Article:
Moreover the novel handles other issues; such as the great weight in punishment for sleeping on duty - greeted usually by troops with a court martial. In reality, the British and Commonwealth military command executed 306 of its own men during the Great War. Those shot brought such shame on their country that many of their names still do not appear on official war memorials; for example Private Thomas Highgate who, at seventeen and unable to bear the carnage of 7,800 British troops at the Battle of Mons, he had fled and hidden in a barn. He was undefended at his trial because all his comrades from the Royal West Kents had been killed, injured or captured. Highgate was executed just thirty five days into the war. Faulks explores this through a principle character; Jack Firebrace who is also used as a metaphorical representation of the works that the tunnellers did and their building of the underground trenches in WW1. Jack becomes encapsulated in the belief that he will lose his life because of the court martial of sleeping on duty but contrasted with this Faulks kills four of his colleagues in a tunnel explosion perhaps calling into question the severity of the situation they all find themselves in and the entrapment the soldiers faced. There is a cruel irony - his and his colleagues work in life threatening circumstances day by day yet the threat of a court martial is the one that scares him. Faulks also introduces the work of the miners through Firebrace and the tunnellers which previously had not been touched upon and their fundamental support of the war was something that was not really known. Faulks hence provides something new to his novel but at the same time uses it as an act of remembrance for the men that have been lost in the war. By the inclusion of their storyline the history has been preserved in fiction and readers in the 21st century are at least made aware of the conditions they endured. Faulks further prevents the novel being one only made up of the officer class by showing his own graduation up the ranks from a working class man in the infantry to being promoted. This provides a well rounded viewing of everyones life in war; one not restricted at all in terms of work and class.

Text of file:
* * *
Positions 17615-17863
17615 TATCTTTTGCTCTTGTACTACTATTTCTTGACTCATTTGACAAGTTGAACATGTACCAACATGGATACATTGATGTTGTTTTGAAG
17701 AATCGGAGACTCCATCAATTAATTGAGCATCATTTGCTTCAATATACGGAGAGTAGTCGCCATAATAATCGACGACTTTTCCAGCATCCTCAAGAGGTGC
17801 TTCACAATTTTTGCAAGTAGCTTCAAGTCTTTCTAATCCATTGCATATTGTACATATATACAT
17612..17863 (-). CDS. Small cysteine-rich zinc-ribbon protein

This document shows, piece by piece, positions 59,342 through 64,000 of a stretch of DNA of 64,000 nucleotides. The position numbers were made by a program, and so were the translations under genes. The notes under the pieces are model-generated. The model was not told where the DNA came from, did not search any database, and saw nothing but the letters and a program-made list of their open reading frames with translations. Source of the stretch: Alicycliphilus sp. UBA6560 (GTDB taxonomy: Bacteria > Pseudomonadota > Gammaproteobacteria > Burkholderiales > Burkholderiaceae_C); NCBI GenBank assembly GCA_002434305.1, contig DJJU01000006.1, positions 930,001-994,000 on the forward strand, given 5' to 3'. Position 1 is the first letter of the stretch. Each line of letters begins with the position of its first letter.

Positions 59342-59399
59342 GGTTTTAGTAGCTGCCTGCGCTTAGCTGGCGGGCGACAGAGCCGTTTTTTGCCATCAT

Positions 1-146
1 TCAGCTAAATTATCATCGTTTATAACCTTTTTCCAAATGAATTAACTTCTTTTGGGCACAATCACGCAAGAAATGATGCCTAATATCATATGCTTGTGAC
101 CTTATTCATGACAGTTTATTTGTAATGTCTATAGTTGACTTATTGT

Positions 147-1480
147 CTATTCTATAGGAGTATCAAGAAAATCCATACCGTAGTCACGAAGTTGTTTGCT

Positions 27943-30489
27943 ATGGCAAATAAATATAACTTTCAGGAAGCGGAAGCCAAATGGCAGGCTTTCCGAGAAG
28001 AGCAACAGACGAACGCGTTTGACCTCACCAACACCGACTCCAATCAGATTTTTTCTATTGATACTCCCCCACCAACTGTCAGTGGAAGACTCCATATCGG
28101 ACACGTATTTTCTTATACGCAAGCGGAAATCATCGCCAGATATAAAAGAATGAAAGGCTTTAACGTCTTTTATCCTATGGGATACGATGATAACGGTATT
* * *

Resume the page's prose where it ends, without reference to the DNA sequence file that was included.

Faulks explores the unreliability of propaganda and media in correctly reporting the war. Stephen voices how civilians in Britain know very little about the reality of trench warfare or the conditions they have to endure; ‘This is not a war, it is an exploration of how far men can be degraded.’ The false notions of bravery and signing up for ‘King and Country’ are squashed by the true horrific realities of war. On top of this Faulks portrays the dehumanising effects of battle when Stephen takes his friend, Michael Weir, to the prostitute house. When Stephen remembers the last time he had sex ‘six years ago’ his tenderness towards the prostitute dissolves; ‘the body was only flesh but she had taken hers away from him. In her physical absence there was more than missing flesh; there was abandonment.’ He also sees the body of the woman he is with as ‘animal matter, less valuable than the flesh of the men he had seen die’ - the reader has to consider how the war has changed him and has to call into question this previous love which has been lost and replaced with an inalienable sense of blood and a lust for normality. This irrevocable change in the men is explored most keenly in Weirs return home as the contrast between their previous lives and how the war has changed them is epitomised in his hopes for the ‘familiar wash of normality’ yet finds that none of his clothes fit him or even the ‘familiar view’ from the window gives him no sense of belonging. This is contrasted with the overfamiliarity of his family who act like he has not been away at all. It seems the war has altered him irrevocably. His parent’s reluctance to understand the pain Weir has gone through ‘I know we just wish it was all over’ heightens the alienation their own son feels and acts as a metaphor for the blocking of information to the general public. The faces of the crowd show their shock at the sight of these men who do not fit the propagandists image of the ‘all conquering’ heroes. The war no longer makes headline news and Stephen is treated disrespectfully in a shop. He recognises now how the war is being increasingly overlooked ‘He would have been embarrassed to be treated differently from ordinary citizens…but it seemed strange to him that his presence was a matter not just of indifference but resentment.’ There is a complete ignorance for what the troops are fighting for experienced by the general public and is a clear example of the lack of accurate dedicative media.